Premier Radio has been show-casing Steve Maltz - Yeshua Explored material . I have previously posted this on the Premier Radio forum. Some of this material I like and agree with, and I haven't read or listened to it all, but these are my thoughts. Firstly, I agree we need to embrace our Hebrew Christian roots and read and appreciate the Old Testament in its correct context without losing our own ethnic identity. There is a subtle Christian zionist agenda in Steve's work, but that is not my main point here. My main question arises out of a desire to try and understand Jesus within the context of a form of second temple Judaism, that of the Scribes and Pharisees, that Jesus was himself strongly critical of. Steve for instance quotes from the Mishnah - 'the tradition of the elders' and the Talmud which really set aside the Torah - (which is why Jesus was so critical of it).
First century Judaism did not have a united voice about what it was to be a good Jew, so we had the Saducess, the Pharisees, the Qumran community etc, and the follows of John the Baptist and Jesus. Steve also contrasts the Hebrew way of thinking with the Greek way of thinking of Aristotle and Plato. Again a lot of good here. But my question arises because Greek thinking was in Israel for several centuries prior to the Messiah. They ruled the land prior to the Romans. Compare if you will the political structure of Plato's city Polis in the Republic, with the behaviour of the Scribes and Pharisees. Plato held that a city state should be ruled by Philosopher Kings (the Scribes and Pharisees) with security by a well paid military (the Roman army) with the rest of the populace reduced to mere productive workers (the common Jewish man and woman who Jesus championed).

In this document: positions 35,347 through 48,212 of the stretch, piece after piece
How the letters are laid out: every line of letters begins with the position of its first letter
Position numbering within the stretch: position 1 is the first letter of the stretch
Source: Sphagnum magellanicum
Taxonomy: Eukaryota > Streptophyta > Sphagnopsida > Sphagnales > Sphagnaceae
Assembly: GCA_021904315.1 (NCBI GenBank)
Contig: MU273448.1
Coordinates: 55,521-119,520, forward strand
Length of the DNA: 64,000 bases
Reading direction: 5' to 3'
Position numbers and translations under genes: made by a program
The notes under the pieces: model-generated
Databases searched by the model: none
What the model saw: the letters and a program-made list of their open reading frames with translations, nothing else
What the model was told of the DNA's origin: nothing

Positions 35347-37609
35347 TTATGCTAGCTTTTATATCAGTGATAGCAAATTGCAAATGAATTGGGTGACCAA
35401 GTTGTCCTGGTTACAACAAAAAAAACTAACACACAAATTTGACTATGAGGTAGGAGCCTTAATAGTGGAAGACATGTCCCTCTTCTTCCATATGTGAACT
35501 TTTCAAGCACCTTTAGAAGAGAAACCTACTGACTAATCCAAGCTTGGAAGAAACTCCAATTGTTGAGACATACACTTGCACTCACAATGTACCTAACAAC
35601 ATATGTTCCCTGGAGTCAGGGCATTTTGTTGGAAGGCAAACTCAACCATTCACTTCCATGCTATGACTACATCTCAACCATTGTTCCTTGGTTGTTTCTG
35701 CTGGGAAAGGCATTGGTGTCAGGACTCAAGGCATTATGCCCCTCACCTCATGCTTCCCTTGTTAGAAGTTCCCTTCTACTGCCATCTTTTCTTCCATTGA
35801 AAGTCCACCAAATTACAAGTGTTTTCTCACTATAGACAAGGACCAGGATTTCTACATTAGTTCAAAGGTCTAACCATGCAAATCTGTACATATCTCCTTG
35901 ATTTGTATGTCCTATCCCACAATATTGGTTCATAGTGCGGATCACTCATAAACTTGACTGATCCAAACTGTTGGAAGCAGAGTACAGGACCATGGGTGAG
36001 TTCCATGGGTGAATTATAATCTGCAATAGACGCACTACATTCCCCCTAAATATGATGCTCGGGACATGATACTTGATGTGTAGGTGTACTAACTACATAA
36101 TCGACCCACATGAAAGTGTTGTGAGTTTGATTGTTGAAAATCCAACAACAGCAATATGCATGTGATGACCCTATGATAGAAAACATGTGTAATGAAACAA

Often as well, the Greek speaking Jews, who lived in Israel and elsewhere around the Mediterranean Sea, often lived lives that were truer to the heart of the Jewish way of life than the leaders in Israel who were elitist. We see this in Acts where seven Greek speaking Christian Jews (including Phillip and Stephen) were placed in charge of the food supply for the Christian community. In fact Paul often preached first to Greek speaking Jews on his missionary journeys, and these Greek Jews formed the foundation for the Christian Church that arose in Europe - we should offer a great deal of thanks to these Jews (and gentiles) who often suffered martyrdom for their faith. But the Greek influence in the Hebrew way of life predates Jesus, and we need to question how it impacted different communities of Jews because it is not straightforward. (Jews living in Alexandria also produced the Septuagint). I could go on about the influence that Philo had upon Augustine and other Church Fathers etc., but that is enough for now.